Errol 2017 : “I promised that I would try, from time to time, to recover some of the material that was not recovered immediately when we transferred our website to a different website host. This is an item that was entirely due to the correspondence with Geoff Reynolds, one of the older residents of Wye. Once more thanks to Geoff.”
Our readers’ interests often surprise us but the following post came as a result of our piece on the Royal Flying Corp airfield that is in danger of being forgotten. While tracing the various leads, both local and international, about the Great War and Wye we noticed that a number of households hosted young flyers. For example, 2nd Lieutenant James B Glynn was in digs with Mrs Dixon of “Cragmore” (Church Street) during his training and preparations to fight in France. Sad to tell he died on his first day of active duty, we shall add that story to our memories. For now, we were excited to hear from an ex-Wye resident, Mr. Geoff Reynolds. There were at least two Reynolds families in Wye, Les Reynolds, who lives in Churchfield Way, came to Wye from Chilham when he was only about four months old. Geoff Reynolds’s father, Edward Reynolds lived with his brother, Chris, and sister, Violet, in the home of their grandmother Margaret. Margaret was the mother of his father, Edward Thomas Henwood Reynolds and his mother was called Elizabeth. According to the 1901 census they were living at 97 Bridge Street and in 1907 his grandfather died, Geoff’s father was then six years old.
Upon the outbreak of war and, in particular, the establishment of RFC Wye Geoff’s grandmother, Margaret, took under her roof a Canadian serviceman. Records show that, as I mentioned above, there were a considerable number of Canadian flyers at Wye. The aircraft were in constant need of repair and maintenance and there are records of the great confidence the flyers placed on their mechanics. According to Geoff the gratitude of the Canadians was extended to their host and they left Mrs Reynolds a pair of spoons fabricated from coins of the realm.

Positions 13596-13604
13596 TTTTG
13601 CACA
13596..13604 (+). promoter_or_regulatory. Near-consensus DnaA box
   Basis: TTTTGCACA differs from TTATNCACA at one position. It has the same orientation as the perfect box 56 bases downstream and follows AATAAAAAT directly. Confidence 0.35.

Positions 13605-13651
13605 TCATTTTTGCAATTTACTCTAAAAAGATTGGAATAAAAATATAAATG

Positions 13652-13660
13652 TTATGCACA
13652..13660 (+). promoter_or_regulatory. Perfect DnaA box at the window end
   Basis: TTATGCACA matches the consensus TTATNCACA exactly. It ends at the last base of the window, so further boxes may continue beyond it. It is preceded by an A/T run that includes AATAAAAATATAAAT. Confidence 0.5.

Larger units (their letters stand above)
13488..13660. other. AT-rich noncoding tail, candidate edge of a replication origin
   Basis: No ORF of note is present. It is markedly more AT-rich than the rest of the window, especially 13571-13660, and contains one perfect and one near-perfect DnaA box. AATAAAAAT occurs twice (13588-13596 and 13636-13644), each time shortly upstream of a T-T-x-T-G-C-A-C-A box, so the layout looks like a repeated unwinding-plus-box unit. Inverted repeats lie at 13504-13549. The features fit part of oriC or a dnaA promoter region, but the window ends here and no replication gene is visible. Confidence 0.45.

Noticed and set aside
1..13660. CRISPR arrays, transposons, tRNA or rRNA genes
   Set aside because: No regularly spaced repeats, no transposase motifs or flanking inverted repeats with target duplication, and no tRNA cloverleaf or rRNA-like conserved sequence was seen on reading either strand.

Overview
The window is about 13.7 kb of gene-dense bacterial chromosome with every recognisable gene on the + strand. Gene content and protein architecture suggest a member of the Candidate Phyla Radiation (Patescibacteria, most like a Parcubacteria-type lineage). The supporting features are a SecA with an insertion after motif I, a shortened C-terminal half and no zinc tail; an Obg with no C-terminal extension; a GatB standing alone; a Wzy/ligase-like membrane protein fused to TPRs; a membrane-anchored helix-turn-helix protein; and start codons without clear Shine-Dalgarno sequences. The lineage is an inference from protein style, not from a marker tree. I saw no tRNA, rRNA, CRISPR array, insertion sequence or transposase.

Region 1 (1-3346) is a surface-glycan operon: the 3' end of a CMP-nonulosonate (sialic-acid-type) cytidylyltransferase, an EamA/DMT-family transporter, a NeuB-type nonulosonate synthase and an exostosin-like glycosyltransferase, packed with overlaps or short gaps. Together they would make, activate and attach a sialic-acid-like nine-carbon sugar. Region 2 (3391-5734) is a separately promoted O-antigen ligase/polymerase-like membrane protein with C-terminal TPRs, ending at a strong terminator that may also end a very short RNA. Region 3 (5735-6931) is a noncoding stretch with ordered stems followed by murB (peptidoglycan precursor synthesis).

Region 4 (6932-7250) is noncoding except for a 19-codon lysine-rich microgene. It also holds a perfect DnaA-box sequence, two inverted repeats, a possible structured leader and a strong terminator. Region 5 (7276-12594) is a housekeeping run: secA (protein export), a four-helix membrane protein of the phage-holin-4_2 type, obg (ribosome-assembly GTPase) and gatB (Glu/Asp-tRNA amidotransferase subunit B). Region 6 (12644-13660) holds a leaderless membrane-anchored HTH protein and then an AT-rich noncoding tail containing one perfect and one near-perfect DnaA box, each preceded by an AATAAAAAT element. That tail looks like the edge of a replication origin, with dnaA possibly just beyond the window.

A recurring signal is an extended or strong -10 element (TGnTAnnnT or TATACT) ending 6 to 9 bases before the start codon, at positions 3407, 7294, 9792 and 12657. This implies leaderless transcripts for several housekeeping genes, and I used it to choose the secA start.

The fabrication of spoons from coins has a very long history, some authors subscribe to the theory that a hoard of silver coins would sometimes be melted and shaped into spoons. There are also very old spoons that incorporate coins. In true tradition, therefore, Mrs Reynolds’s paying guests, must have used their engineering skills to shape copper halfpennies into the bowl of the spoon, they twisted a silver coin into a shank, about three and a half inches long, and topped the construction with the head of the king cut out from another coin. One bowl shows the head of King George V the other Britannia and the date 1916. Mrs Reynolds was concerned about the defacing of the national coinage and so kept the spoons safely hidden. As Geoff wrote “She had to keep them hidden as it was a crime to deface coins of the realm and when she died and my Father got them and he had to also but now we are metric and they are no longer legal tender I can show them.” now they make an appearance as another Wye memory.
Figure 1 The Reynolds coin spoons
Coins, silver and spoons have a long intertwined history. For several hundred years silver objects were simply another form of wealth. A person who had amassed more silver coins than they needed, took the coins to a silversmith who melted them down and made a usable object out of them. If economic hardship ensued, the reverse procedure was used and the silver objects were returned to coinage form.
It was felt that a silver object offered more protection against theft since it was more easily recognisable than a coin. Also, it served a useful purpose whereas a coin could only be hidden until it was needed. Furthermore, it was possible to display one’s “wealth” without simply putting a pile of coins in the cupboard. The value of the workmanship was considered secondary to the value of the metal. (Times have changed considerably and the value of labour is now much higher than the value of the silver metal).